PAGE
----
IAB: Privacy Act Changes Might Lead To “Nonsensical Outcomes” For Digital Advertising As Industry Wrings Hands

IAB: Privacy Act Changes Might Lead To “Nonsensical Outcomes” For Digital Advertising As Industry Wrings Hands

The digital ad industry is rarely standing still but there has rarely been so much hand-wringing in the sector as it faces a near-existential crisis with looming changes to the Privacy Act, third-party cookies and other global regulation changes.

Speaking at the Interactive Advertising Bureau’s (IAB) Data and Privacy Summit, the industry body’s director of policy and regulatory affairs Sarah Waladan (pictured above), said that the proposed changes to the Privacy Act leave a lot to be desired for adland — and potentially raises more questions than providing answers.

“The most recent discussions we’ve had with the government have shown that they’re still pursuing a broad opt-out right from receiving any content or advertising based on targeting,” she told a packed house in Sydney.

Central to Waladan’s (and the IAB’s) concerns over the new bill were a lack of nuance around targeting and cohorts, as well as a test that would require adtech players to prove that their collection, sharing and deployment of customer data was “fair and reasonable” — essentially, a Pub Test.

“Targeting is [currently] defined as inclusion or exclusion of an individual in any sort of cohort, regardless of the nature or size of the cohort. The problem from our perspective is that putting data into cohorts is fundamental to how the online ecosystem works,” she explained.

Waladan and many others in the sector have been banging this drum for a while, telling B&T after last year’s IAB Data and Privacy Summit that the Privacy Act changes could have significant “unintended consequences”.

This time out, Waladan chose to draw attention to consumer targeting that other advertising players get to indulge in.

“We think there will be some nonsensical outcomes. The example provided previously is an organisation would be required to remove individuals from broad operational cohorts like state or local area. This doesn’t make any sense and it is much more restrictive than what occurs in the offline world,” she told the crowd.

“For example, if you’re driving down the freeway and you see a billboard for your local shopping centre, you can’t opt out of that, or if there’s a billboard outside your office. And as far as we know, nobody has any concerns about that.”

The Fair and Reasonable test caught Waladan, and other speakers’ ire.

“The Pub Test is essentially asking the common person what they think about this thing and, therefore, is it fair. Is it reasonable that data is being used this way when they don’t have any expert knowledge or experience working in the marketing industry? Is it something that you could sell to your grandma?” said Richard Knott, GM ANZ of data collaboration and clean room player InfoSum.

“It might sound a little bit frivolous or trivial but, as we’ve discussed, with a Fair and Reasonable test in the Privacy Act it will require some subjectivity. Now, that subjectivity won’t be people down the hall. It will be a judge and that judge will make the decision based on expert testimony but also a general consensus around what people expect to happen.”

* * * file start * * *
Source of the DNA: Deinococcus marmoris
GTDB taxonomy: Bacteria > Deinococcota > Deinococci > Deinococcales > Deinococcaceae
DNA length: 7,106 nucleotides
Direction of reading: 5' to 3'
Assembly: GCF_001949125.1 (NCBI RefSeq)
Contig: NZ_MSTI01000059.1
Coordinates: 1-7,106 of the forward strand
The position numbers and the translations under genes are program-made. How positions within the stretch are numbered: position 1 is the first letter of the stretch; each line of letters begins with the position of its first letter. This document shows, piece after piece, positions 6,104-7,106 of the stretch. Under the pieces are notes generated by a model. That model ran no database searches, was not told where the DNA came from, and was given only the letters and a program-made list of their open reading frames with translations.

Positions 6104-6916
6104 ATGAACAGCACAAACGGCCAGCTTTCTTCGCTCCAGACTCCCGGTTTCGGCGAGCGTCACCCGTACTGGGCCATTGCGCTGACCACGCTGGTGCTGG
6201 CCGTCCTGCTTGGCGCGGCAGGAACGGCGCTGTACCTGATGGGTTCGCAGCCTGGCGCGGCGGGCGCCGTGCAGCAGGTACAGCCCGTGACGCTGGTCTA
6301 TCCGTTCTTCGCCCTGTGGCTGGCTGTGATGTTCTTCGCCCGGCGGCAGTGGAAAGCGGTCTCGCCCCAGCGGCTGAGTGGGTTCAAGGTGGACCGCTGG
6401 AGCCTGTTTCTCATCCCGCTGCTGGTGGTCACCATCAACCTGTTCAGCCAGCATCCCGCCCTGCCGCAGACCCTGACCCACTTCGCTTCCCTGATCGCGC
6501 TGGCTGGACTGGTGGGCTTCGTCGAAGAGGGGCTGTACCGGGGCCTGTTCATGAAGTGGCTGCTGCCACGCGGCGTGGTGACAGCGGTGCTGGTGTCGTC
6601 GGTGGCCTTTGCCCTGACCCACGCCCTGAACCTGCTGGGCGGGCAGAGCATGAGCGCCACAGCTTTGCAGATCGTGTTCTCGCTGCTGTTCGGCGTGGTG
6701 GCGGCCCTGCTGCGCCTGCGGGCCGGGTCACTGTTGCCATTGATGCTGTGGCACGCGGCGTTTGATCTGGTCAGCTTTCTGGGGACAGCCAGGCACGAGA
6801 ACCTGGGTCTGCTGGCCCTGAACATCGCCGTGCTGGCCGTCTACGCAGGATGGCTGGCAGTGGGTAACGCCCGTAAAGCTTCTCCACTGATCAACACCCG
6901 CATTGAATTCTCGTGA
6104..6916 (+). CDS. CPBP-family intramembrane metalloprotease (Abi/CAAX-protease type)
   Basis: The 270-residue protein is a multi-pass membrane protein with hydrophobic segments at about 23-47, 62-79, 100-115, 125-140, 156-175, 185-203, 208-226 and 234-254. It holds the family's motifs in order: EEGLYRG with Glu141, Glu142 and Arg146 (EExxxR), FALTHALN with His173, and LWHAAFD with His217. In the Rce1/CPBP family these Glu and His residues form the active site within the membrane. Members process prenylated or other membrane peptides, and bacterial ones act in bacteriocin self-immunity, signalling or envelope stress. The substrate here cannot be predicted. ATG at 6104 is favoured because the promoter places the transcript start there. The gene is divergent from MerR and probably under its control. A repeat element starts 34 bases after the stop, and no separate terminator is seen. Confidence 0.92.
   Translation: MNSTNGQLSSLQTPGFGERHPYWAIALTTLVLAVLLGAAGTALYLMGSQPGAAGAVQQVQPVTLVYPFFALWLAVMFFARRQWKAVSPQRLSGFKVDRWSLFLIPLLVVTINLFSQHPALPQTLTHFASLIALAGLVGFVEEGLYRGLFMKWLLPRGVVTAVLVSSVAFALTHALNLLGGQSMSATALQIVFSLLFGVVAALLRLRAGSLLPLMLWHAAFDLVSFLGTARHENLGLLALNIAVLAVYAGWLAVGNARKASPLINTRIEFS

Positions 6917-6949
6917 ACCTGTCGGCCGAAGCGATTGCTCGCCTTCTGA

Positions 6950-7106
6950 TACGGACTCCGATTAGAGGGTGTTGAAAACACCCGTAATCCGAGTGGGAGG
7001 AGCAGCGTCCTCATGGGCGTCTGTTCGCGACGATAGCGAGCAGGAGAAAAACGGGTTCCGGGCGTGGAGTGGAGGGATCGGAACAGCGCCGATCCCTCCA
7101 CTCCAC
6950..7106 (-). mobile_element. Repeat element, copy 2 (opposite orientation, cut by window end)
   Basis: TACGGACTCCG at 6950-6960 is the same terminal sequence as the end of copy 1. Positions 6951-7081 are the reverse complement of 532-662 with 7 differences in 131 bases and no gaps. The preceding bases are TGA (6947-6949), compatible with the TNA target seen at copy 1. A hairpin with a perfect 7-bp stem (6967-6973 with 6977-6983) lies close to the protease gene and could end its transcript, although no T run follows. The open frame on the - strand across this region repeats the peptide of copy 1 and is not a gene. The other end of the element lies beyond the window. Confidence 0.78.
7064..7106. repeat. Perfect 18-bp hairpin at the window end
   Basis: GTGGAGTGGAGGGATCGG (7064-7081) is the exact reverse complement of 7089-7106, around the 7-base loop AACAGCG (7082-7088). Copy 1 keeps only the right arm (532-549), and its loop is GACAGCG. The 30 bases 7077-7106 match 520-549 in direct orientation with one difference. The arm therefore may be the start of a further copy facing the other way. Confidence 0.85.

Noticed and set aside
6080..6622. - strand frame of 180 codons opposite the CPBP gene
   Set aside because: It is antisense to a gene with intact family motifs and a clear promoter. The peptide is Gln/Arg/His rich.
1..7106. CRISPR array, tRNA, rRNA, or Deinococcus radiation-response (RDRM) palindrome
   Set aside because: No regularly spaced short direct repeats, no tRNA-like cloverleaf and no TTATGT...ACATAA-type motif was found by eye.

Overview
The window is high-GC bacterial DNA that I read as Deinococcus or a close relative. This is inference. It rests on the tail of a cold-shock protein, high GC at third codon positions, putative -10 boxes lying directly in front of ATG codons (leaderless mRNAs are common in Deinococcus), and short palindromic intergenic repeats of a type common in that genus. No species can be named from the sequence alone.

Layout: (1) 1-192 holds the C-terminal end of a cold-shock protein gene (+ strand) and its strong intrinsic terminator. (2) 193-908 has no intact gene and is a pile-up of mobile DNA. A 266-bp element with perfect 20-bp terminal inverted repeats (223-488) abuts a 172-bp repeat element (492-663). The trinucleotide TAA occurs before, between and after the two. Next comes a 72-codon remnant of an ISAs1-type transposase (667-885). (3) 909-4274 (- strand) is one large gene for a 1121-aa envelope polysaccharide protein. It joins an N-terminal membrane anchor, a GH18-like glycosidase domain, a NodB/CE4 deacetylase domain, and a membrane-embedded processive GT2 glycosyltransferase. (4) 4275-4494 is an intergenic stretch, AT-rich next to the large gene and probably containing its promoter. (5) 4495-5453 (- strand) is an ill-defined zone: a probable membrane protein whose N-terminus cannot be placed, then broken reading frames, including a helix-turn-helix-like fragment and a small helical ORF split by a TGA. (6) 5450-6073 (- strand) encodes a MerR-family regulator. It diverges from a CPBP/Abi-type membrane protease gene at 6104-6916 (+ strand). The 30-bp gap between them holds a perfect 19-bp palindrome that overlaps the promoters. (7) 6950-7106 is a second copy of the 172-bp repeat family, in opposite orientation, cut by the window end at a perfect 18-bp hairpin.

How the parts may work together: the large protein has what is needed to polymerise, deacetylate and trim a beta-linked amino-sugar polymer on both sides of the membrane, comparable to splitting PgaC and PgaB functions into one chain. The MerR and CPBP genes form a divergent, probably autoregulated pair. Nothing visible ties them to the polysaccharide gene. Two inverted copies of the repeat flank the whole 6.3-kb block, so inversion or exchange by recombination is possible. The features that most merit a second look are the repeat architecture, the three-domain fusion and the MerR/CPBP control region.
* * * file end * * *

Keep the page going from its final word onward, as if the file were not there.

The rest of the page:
However, while the industry is currently fretting about the potential changes, Australia does have a distinct advantage compared to other regions around the world. The European Union was one of the first jurisdictions to jump into comprehensive data privacy regulation with GDPR and the US with California’s Consumer Privacy Act followed later. Waladan and her IAB colleague Jonas Jaanimagi, as well as some other speakers, presented this as a significant opportunity for businesses.

Talking about the IAB’s Global Privacy Platform (GPP), Jaanimagi said that while the Privacy Act will give people a two-year grace period to implement changes, adtech players need to get moving now.

“We’re lucky in terms of timings. We can leverage the pain of Europe’s experiences and everything that Canada has just gone through. Also, be aware that whilst the GPP is currently enabling IAB Europe’s Transparency Consent Framework (TCF) which actually leverages different strings (TC strings) which the GPP has to support, but may they have to evolve away from eventually over to the GPP strings,” he said.

“At some stage in Europe, they’re going to have to do that for themselves to fully embrace GPP and transition. For us, it’s ready to go. Canada has recently implemented it so, again, we can learn from them, India is going through the process right now. What’s happening in the US is slightly different because it’s happening on a state-by-state basis.”

Chris Eden, Google’s head of programmatic media AUNZ, described the industry as being at an “inflection point” and that he was “uncomfortably excited” about the Privacy Act changes, as well as his own employer removing of third-party cookies in Chrome.

Given how many in the room were talking, however, it seems that many were more uncomfortable than excited.

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